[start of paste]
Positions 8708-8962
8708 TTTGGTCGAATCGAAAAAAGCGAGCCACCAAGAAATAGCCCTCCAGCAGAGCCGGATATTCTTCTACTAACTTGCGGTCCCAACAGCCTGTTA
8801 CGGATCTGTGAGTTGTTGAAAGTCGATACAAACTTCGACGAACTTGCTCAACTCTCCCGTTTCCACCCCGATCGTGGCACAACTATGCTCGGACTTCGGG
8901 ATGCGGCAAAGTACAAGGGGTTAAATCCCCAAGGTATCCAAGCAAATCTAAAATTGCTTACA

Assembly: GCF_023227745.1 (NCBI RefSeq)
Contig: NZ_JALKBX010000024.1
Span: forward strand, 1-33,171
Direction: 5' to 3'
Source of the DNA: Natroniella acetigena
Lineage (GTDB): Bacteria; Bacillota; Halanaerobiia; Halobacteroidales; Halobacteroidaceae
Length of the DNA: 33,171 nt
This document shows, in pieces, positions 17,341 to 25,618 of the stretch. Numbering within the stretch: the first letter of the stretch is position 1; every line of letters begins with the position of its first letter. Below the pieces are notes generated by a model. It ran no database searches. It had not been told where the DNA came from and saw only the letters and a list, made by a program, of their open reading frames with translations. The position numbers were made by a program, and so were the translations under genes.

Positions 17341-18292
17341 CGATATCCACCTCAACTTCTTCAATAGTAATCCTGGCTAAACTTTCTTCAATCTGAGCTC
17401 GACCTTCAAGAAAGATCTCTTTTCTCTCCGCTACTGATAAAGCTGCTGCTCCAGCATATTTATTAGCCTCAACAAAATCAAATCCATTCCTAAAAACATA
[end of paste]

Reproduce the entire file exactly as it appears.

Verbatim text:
Positions 8708-8962
8708 TTTGGTCGAATCGAAAAAAGCGAGCCACCAAGAAATAGCCCTCCAGCAGAGCCGGATATTCTTCTACTAACTTGCGGTCCCAACAGCCTGTTA
8801 CGGATCTGTGAGTTGTTGAAAGTCGATACAAACTTCGACGAACTTGCTCAACTCTCCCGTTTCCACCCCGATCGTGGCACAACTATGCTCGGACTTCGGG
8901 ATGCGGCAAAGTACAAGGGGTTAAATCCCCAAGGTATCCAAGCAAATCTAAAATTGCTTACA

Assembly: GCF_023227745.1 (NCBI RefSeq)
Contig: NZ_JALKBX010000024.1
Span: forward strand, 1-33,171
Direction: 5' to 3'
Source of the DNA: Natroniella acetigena
Lineage (GTDB): Bacteria; Bacillota; Halanaerobiia; Halobacteroidales; Halobacteroidaceae
Length of the DNA: 33,171 nt
This document shows, in pieces, positions 17,341 to 25,618 of the stretch. Numbering within the stretch: the first letter of the stretch is position 1; every line of letters begins with the position of its first letter. Below the pieces are notes generated by a model. It ran no database searches. It had not been told where the DNA came from and saw only the letters and a list, made by a program, of their open reading frames with translations. The position numbers were made by a program, and so were the translations under genes.

Positions 17341-18292
17341 CGATATCCACCTCAACTTCTTCAATAGTAATCCTGGCTAAACTTTCTTCAATCTGAGCTC
17401 GACCTTCAAGAAAGATCTCTTTTCTCTCCGCTACTGATAAAGCTGCTGCTCCAGCATATTTATTAGCCTCAACAAAATCAAATCCATTCCTAAAAACATA